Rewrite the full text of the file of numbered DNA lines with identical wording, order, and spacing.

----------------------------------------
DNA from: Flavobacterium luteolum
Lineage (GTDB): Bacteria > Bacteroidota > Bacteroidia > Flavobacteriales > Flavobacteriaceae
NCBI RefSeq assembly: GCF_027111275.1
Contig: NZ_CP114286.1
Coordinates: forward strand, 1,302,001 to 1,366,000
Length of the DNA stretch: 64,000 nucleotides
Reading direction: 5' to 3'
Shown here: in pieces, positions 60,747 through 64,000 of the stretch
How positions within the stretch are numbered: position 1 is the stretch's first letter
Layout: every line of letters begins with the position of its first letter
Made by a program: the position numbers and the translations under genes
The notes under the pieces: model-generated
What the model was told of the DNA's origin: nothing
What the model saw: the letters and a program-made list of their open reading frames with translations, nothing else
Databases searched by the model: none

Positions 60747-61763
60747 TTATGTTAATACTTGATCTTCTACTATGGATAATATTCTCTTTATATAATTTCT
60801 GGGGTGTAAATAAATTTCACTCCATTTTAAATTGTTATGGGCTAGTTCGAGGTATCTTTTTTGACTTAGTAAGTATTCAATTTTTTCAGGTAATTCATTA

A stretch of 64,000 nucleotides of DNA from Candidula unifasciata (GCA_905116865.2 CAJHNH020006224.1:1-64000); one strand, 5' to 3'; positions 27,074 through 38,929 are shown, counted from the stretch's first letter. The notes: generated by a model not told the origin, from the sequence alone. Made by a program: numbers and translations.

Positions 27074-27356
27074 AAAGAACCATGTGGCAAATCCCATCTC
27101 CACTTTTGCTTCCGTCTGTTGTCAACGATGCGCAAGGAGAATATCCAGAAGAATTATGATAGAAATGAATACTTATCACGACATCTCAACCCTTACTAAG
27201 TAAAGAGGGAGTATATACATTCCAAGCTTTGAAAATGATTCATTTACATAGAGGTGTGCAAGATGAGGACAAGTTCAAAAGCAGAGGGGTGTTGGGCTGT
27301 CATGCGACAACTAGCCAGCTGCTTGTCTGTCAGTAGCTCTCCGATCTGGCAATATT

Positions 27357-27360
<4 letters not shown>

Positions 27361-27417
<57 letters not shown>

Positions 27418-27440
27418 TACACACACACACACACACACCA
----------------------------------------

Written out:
DNA from: Flavobacterium luteolum
Lineage (GTDB): Bacteria > Bacteroidota > Bacteroidia > Flavobacteriales > Flavobacteriaceae
NCBI RefSeq assembly: GCF_027111275.1
Contig: NZ_CP114286.1
Coordinates: forward strand, 1,302,001 to 1,366,000
Length of the DNA stretch: 64,000 nucleotides
Reading direction: 5' to 3'
Shown here: in pieces, positions 60,747 through 64,000 of the stretch
How positions within the stretch are numbered: position 1 is the stretch's first letter
Layout: every line of letters begins with the position of its first letter
Made by a program: the position numbers and the translations under genes
The notes under the pieces: model-generated
What the model was told of the DNA's origin: nothing
What the model saw: the letters and a program-made list of their open reading frames with translations, nothing else
Databases searched by the model: none

Positions 60747-61763
60747 TTATGTTAATACTTGATCTTCTACTATGGATAATATTCTCTTTATATAATTTCT
60801 GGGGTGTAAATAAATTTCACTCCATTTTAAATTGTTATGGGCTAGTTCGAGGTATCTTTTTTGACTTAGTAAGTATTCAATTTTTTCAGGTAATTCATTA

A stretch of 64,000 nucleotides of DNA from Candidula unifasciata (GCA_905116865.2 CAJHNH020006224.1:1-64000); one strand, 5' to 3'; positions 27,074 through 38,929 are shown, counted from the stretch's first letter. The notes: generated by a model not told the origin, from the sequence alone. Made by a program: numbers and translations.

Positions 27074-27356
27074 AAAGAACCATGTGGCAAATCCCATCTC
27101 CACTTTTGCTTCCGTCTGTTGTCAACGATGCGCAAGGAGAATATCCAGAAGAATTATGATAGAAATGAATACTTATCACGACATCTCAACCCTTACTAAG
27201 TAAAGAGGGAGTATATACATTCCAAGCTTTGAAAATGATTCATTTACATAGAGGTGTGCAAGATGAGGACAAGTTCAAAAGCAGAGGGGTGTTGGGCTGT
27301 CATGCGACAACTAGCCAGCTGCTTGTCTGTCAGTAGCTCTCCGATCTGGCAATATT

Positions 27357-27360
<4 letters not shown>

Positions 27361-27417
<57 letters not shown>

Positions 27418-27440
27418 TACACACACACACACACACACCA